Smartphone cameras aren’t capturing the same orange California skies viewers are seeing

Smartphone cameras - orange sky, San Francisco
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Device users faced an unusual struggle in attempting to take a picture of the orange apocalyptic skies.

Smartphone cameras were having a particularly difficult time as users attempted to capture images of the Californian West Coast’s orange skies.

Massive orange smoky clouds from uncontrolled wildfires changed the color of the sky in California and Oregon.

People have called the look of the skies in parts of Oregon and California apocalyptic, or as though they were looking at a landscape on Mars. That said, as they raised their smartphone cameras to capture images of what they were seeing, their devices failed to pick up the striking orange shade they were seeing with their naked eyes. Instead, the pictures they took appeared washed out or as though they were photographing a grey sky with a slight orange tinge.

The primary reason behind this problem is the automatic color correction that has been built into most preloaded phone apps, explained a recent Futurism report. The app software is programmed to automatically adjust the exposure and hues of an image in order to capture the appearance of a sky that appears to be more typical. Said another way, the app expects a sky to be blue, overcast grey, or the dark of night. It does not expect a sky to appear vibrant orange and therefore corrects for that.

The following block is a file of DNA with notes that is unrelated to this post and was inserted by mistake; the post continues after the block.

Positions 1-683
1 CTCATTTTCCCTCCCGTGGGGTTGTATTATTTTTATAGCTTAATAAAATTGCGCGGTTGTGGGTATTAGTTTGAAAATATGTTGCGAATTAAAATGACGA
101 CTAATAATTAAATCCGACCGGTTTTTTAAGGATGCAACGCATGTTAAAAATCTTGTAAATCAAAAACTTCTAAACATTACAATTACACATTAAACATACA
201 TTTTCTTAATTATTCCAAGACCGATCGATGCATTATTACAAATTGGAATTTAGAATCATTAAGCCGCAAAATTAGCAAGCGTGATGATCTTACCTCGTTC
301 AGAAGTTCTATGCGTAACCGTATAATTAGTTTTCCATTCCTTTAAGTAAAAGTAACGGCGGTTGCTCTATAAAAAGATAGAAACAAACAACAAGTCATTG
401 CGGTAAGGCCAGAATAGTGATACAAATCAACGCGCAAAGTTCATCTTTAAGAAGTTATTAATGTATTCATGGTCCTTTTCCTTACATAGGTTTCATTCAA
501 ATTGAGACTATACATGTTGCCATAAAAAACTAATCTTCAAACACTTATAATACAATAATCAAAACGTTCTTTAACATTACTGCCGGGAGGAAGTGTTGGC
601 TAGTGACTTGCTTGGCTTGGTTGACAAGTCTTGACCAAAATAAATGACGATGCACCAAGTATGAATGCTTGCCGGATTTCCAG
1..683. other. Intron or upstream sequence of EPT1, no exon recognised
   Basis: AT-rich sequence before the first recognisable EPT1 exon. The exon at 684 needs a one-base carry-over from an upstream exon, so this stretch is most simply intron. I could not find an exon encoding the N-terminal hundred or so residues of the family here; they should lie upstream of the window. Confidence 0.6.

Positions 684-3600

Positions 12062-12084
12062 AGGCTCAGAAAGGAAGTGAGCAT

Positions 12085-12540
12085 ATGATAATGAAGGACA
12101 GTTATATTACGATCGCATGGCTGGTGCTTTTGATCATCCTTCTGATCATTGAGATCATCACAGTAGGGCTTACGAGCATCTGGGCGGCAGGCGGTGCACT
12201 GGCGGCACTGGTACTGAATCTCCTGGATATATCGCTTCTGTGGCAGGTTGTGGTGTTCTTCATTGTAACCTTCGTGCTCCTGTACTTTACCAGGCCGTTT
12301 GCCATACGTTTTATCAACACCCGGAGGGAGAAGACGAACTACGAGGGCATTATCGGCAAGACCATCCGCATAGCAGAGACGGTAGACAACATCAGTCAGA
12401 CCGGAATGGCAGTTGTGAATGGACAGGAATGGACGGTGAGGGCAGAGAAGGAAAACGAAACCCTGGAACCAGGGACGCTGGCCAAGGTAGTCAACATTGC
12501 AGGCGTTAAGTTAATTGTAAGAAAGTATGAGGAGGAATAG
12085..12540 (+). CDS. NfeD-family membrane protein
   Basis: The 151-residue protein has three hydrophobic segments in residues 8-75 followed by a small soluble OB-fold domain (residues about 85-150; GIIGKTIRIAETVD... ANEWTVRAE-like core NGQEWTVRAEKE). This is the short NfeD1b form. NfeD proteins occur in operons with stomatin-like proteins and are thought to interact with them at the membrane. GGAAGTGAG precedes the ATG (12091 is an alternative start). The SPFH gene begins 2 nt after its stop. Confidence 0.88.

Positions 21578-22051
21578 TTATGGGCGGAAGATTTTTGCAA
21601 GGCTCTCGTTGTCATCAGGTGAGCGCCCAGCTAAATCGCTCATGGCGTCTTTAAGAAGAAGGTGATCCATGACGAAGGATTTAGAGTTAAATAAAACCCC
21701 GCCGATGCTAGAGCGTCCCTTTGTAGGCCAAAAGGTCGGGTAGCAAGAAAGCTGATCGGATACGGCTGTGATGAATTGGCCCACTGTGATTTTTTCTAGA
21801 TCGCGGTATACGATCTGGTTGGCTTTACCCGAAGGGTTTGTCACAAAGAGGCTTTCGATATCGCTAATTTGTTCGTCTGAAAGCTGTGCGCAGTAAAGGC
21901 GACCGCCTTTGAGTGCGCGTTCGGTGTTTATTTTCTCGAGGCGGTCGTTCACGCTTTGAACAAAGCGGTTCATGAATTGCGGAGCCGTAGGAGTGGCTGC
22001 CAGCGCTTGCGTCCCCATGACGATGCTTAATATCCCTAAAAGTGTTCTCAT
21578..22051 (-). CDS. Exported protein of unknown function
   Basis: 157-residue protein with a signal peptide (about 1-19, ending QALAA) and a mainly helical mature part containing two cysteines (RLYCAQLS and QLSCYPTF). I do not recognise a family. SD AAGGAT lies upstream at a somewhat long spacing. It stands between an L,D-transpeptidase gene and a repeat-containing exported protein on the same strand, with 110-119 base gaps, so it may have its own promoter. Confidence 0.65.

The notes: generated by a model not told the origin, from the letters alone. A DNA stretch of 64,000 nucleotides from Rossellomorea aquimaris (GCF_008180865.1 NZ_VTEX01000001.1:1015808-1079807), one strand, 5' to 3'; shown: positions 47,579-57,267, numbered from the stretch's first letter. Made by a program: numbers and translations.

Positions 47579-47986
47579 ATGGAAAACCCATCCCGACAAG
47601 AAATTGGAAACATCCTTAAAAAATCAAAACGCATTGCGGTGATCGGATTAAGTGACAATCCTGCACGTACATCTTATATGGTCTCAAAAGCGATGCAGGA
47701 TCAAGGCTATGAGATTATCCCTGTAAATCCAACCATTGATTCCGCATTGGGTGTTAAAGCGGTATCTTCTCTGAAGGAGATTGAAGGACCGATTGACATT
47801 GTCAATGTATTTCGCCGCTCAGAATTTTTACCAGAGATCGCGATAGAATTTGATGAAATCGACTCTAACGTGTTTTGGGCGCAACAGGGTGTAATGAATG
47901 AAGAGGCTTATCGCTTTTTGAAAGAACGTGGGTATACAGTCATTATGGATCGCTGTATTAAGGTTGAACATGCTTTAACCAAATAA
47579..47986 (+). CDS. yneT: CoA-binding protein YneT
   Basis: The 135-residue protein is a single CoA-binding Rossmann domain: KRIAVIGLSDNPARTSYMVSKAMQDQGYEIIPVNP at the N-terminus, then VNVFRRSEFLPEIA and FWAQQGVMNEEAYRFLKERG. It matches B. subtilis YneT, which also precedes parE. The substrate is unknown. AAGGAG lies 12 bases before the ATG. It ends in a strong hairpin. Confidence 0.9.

Most smartphone cameras automatically make these adjustments without the need for manually applied filters.

Fortunately for device users who want to capture that perfect shot of the orange skies in California and Oregon, there is a way to overcome the automatic adjustments. The key is to use a manual override of the color correction features in the app. Some apps are easier to control manually than others.

Many phone users are also downloading third party apps that will make it easier to make their own adjustments for more accurate results.

However, there is an even easier tip that many people have now discovered to overcome the automatic smartphone camera color corrections even without knowing anything about manual overrides. The strategy involves including something in the frame that the app will recognize in its normal color, such as a person. When the app adjusts to that part of the image, it will leave the orange sky background Smartphone cameras - orange sky, San Franciscounadjusted. Switching to the “daylight” setting can also bring improved results, as can turning off the app’s auto white balance.

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